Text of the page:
US Cav Photo - 1912 Experimental Equipment

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Michael Page
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Sun Jul 27, 2014 9:49 pm

I've had this image for a while and thought I'd post it; it's a nice photo of the 8th Cav in Texas and evidently shows some experimental equipment (bandoleers, rifle bucket) which I don't think one sees much in the old photos.

Can't tell if they've got their bayonets...
cav tex.JPG
cav tex.JPG (212.01 KiB) Viewed 6691 times
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Pat Holscher
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Mon Jul 28, 2014 6:25 am

Great photo!
Pat

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Pat Holscher
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Mon Jul 28, 2014 7:01 am

Anyone recognize the town?
Pat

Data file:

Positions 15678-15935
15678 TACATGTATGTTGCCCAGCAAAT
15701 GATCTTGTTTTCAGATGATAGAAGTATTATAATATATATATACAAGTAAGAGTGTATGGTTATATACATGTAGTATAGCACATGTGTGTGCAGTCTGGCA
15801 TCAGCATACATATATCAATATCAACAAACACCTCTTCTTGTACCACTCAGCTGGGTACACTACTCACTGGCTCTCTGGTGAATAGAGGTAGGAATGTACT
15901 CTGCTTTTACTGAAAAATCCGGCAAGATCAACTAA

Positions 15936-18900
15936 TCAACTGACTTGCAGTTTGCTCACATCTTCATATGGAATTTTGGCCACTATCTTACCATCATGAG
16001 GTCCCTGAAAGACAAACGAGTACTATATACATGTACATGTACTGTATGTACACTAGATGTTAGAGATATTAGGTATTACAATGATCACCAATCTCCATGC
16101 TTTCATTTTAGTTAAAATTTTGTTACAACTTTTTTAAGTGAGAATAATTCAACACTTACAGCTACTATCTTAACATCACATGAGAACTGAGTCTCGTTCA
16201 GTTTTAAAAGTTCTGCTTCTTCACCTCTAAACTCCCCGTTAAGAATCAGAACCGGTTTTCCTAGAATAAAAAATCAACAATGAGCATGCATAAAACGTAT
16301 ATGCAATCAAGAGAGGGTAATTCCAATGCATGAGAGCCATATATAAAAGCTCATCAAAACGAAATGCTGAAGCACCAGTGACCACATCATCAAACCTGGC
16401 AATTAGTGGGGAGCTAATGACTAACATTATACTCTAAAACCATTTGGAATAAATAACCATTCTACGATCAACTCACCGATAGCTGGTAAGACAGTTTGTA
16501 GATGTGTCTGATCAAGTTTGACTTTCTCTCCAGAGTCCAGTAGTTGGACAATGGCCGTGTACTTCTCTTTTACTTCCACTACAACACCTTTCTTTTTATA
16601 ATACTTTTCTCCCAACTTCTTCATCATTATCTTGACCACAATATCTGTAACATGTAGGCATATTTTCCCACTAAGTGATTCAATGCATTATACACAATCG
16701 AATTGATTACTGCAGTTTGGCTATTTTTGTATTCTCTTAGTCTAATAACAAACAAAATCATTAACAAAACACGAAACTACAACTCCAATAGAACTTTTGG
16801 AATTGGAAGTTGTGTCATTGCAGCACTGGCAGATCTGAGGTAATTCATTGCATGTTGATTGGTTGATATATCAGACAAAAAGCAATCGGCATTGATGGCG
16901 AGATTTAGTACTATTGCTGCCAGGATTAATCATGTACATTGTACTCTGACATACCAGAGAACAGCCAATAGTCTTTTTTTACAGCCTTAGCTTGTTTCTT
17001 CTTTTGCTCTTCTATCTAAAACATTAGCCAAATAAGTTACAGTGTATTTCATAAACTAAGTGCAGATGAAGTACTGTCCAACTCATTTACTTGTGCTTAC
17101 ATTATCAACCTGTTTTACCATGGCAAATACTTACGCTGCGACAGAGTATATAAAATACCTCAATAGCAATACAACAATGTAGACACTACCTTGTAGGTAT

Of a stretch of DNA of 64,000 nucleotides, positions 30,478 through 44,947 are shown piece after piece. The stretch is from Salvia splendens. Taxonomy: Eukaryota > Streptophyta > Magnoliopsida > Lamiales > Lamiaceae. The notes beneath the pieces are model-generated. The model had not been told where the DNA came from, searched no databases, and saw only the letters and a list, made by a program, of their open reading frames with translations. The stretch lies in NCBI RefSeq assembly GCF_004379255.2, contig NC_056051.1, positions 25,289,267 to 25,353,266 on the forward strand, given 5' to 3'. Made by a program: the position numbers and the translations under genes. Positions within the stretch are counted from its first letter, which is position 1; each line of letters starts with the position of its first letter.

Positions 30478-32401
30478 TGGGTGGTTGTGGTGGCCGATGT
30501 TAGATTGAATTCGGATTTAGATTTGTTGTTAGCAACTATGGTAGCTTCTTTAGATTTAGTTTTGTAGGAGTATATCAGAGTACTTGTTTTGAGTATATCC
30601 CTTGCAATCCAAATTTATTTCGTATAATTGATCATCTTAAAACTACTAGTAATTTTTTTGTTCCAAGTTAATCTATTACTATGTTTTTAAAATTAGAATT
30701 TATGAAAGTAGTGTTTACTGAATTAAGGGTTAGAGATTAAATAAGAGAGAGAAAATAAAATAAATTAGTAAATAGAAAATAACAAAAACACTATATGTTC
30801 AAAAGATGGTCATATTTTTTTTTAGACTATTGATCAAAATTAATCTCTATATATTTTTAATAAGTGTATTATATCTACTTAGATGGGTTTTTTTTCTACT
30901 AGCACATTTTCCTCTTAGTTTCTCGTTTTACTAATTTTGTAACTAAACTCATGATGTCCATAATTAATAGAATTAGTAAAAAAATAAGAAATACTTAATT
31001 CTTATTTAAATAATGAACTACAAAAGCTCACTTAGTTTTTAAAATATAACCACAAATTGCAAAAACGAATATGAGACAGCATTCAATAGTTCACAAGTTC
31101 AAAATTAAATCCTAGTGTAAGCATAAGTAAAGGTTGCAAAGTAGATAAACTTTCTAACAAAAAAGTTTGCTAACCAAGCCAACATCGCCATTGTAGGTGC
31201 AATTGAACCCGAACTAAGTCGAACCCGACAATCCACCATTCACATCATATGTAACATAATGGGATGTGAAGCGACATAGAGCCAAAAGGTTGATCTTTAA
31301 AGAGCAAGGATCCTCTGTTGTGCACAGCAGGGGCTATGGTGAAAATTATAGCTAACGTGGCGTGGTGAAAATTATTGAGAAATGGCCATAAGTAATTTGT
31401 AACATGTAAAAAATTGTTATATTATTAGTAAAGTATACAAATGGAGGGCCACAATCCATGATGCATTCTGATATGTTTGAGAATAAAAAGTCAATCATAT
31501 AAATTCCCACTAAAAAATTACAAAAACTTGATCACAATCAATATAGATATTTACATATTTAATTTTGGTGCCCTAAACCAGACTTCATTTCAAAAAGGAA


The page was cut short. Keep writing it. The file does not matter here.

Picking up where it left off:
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Kurt Hughes
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Mon Jul 28, 2014 5:29 pm

Superb photo, showing some nice details. Thanks for sharing!
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Fri Aug 08, 2014 8:27 pm

If that picture is really in Texas, I'd guess that the town is El Paso, from the looks of the mountain behind.
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Brian P.
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Sat Aug 09, 2014 7:02 am

I'D guess that it is El Paso based on the label at the bottom of the photo! :D
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Trooper
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Sun Aug 10, 2014 5:42 am

Superb photo, showing some nice details. Thanks for sharing!
+1
Thank you.
Dušan
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Michael Page
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Sat Nov 01, 2014 6:41 am

Here's another photo showing the rifle belt and doughnut ring for the rifle. One can see the handle of the entrenching tool below the trooper's left hand, with picket pin handle. I believe the bayonet (handle near left shoulder) attached to the chest bandolier.
exp.JPG